Even with six weeks left of games to try to build for their future, there’s little else for these Orioles to take on a night-to-night basis than moments.
He and the Orioles were already down by the final margin thanks to a two-run home run by José Ramírez in the first inning, and were about to see that deficit grow in the third inning when after a leadoff single and a double play, Hess issued a pair of walks around a hit-by-pitch to load the bases for slugger Yonder Alonso.
Alonso worked the count full before swinging through a back-foot slider, and Hess hopped off the mound back toward the Orioles dugout on the first base side, crisis averted. He scattered a pair of hits and a walk over his last three innings and ended with his first quality start since June 7.
“I think going forward that's something that gives you a lot of confidence, not only to throw that pitch but for that pitch to be called with to begin with,” Hess said. He looked in and saw Caleb Joseph put down the slider sign, thought about what a big call it was, and threw it as hard as he could.
“It’s a big spot, so for Caleb to have that trust in me, especially in that pitch, that means a lot,” Hess said. “Going forward, I think that will show itself.”
It wasn’t enough to prevent the Orioles (36-86) from falling an astonishing 50 games below .500 with 40 games left to play.
Hess, who made his major league debut with a quality start May 12 against the Tampa Bay Rays, had a 3.07 ERA and four quality starts in his first five starts before the league started to get a bead on him. He allowed at least five runs in his next four starts, then made one appearance in the bullpen before he was sent back to Triple-A Norfolk on July 5.
He was back up by the end of the month, then took the rotation spot left by the Kevin Gausman trade July 31. After struggling in his return to the rotation Aug. 3 in Texas, Hess allowed three runs in 5 2/3 innings Aug. 9 against the Rays before settling in through some precarious situations Friday.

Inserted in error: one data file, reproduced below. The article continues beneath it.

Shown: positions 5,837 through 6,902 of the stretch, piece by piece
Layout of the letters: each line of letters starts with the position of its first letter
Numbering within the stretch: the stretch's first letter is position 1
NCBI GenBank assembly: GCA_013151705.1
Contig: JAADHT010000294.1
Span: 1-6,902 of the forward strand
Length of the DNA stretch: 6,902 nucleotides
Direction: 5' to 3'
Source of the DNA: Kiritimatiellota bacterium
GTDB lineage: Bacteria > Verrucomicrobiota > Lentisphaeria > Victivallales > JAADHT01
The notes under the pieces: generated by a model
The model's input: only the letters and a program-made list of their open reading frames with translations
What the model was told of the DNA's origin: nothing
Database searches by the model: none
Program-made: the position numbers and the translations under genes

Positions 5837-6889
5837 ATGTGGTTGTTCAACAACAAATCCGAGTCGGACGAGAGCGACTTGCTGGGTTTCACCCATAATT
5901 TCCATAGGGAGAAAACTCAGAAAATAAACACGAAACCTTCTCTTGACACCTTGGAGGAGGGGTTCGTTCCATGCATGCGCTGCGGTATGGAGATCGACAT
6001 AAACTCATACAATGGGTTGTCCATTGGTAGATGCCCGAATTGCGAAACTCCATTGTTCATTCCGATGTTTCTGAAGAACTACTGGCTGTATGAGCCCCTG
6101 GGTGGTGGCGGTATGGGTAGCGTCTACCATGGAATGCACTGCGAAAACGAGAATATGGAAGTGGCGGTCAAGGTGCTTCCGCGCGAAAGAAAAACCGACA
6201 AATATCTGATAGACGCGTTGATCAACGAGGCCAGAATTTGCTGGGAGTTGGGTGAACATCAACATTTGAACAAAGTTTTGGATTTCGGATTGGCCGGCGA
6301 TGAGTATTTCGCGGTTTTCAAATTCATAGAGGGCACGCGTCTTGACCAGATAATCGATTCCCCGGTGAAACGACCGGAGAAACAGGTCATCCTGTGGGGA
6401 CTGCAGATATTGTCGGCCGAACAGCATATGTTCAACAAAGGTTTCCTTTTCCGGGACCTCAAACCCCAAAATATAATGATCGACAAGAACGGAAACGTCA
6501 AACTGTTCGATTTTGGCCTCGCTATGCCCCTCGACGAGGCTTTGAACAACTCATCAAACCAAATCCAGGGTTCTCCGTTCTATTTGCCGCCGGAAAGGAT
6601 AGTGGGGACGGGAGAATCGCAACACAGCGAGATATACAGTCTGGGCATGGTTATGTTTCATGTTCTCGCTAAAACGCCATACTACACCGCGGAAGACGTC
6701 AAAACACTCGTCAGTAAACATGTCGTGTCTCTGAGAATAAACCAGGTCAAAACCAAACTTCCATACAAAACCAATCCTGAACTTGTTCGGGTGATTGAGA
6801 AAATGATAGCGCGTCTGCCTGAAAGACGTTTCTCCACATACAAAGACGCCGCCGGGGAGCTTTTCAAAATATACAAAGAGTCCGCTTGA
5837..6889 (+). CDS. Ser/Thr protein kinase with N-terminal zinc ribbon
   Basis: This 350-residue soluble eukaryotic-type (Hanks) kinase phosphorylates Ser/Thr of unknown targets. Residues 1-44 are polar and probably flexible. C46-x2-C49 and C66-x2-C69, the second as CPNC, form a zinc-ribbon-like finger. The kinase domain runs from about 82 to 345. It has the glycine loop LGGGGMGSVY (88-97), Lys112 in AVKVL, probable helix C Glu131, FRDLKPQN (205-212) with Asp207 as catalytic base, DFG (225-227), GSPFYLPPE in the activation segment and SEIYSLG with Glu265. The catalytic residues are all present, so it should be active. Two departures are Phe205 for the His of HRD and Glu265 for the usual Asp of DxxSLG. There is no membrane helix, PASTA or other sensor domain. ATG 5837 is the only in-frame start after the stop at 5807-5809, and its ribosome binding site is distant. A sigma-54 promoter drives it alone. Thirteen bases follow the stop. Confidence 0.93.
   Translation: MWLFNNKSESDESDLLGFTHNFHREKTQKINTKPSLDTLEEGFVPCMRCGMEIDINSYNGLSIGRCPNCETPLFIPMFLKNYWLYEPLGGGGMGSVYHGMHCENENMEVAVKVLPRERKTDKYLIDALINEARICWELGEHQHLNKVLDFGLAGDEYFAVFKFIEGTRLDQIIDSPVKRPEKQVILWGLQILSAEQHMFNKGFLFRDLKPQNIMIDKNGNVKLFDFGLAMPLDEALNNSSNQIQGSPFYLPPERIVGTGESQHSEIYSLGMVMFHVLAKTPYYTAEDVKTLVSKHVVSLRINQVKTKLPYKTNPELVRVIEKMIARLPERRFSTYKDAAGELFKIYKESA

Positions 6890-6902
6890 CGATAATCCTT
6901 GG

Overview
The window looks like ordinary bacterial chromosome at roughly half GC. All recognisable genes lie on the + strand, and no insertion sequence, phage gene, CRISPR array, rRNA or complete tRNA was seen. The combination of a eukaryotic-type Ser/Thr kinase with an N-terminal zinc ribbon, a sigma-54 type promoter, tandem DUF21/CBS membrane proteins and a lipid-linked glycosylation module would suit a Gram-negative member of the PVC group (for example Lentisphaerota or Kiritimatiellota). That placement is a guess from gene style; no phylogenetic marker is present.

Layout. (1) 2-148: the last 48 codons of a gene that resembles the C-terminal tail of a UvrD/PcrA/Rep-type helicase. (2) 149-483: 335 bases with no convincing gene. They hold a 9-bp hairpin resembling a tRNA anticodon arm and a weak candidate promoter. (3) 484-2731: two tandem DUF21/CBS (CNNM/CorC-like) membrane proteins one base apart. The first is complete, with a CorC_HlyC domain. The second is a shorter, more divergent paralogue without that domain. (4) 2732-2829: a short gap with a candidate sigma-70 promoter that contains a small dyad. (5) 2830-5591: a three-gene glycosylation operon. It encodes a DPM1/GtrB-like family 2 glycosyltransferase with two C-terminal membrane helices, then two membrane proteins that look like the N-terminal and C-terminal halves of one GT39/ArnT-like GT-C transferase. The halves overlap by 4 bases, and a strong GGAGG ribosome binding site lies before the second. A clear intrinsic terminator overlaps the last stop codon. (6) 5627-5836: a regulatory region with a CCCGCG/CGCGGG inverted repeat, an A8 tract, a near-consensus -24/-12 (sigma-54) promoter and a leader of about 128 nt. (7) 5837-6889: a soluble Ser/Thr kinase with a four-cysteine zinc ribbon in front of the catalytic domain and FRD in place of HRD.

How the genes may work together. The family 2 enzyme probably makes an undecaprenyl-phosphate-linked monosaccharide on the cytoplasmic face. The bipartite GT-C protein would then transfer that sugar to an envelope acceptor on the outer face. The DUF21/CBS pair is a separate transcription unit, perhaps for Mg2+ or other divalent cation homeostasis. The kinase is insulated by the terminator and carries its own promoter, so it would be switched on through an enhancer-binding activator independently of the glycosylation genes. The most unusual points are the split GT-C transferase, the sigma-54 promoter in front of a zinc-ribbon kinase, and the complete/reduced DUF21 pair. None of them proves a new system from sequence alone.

“He was close there to getting away from him, but you look for separators in all players — position players, what separates them — and David tonight, it was just his will,” Showalter siad. “Command was almost 50-50 balls and strikes again, but I thought his best inning was the last inning. His confidence grew a little bit.”
Said Hess: “Unfortunately that first inning, the home run really prevented a lot of things from happening. But I think it was a good step forward, and it’s a good building block, so we’re going to look to continue to build on it.”
He lowered his ERA to 5.95 with six innings of two-run ball, but the Orioles’ four-hit night meant he fell to 2-7 — and there wasn’t much drama to it.
Just three of those hits came off Cleveland starter Carlos Carrasco, who has been the hottest pitcher in the American League since the All-Star break. The Orioles threatened with two on and two outs in the second and the bases loaded in the fourth inning, but Joey Rickard lined out to left field and struck out to end those respective threats.
“[Carrasco] did a great job of hanging in there, keeping us off balance, mixing up his pitches, and I think we were able to scratch together a few hits but weren’t really able to get a run across there until late,” first baseman Chris Davis said.
Trey Mancini singled to score Caleb Joseph, who walked, in the eighth inning, before closer Cody Allen wrapped things up for the Indians (70-51).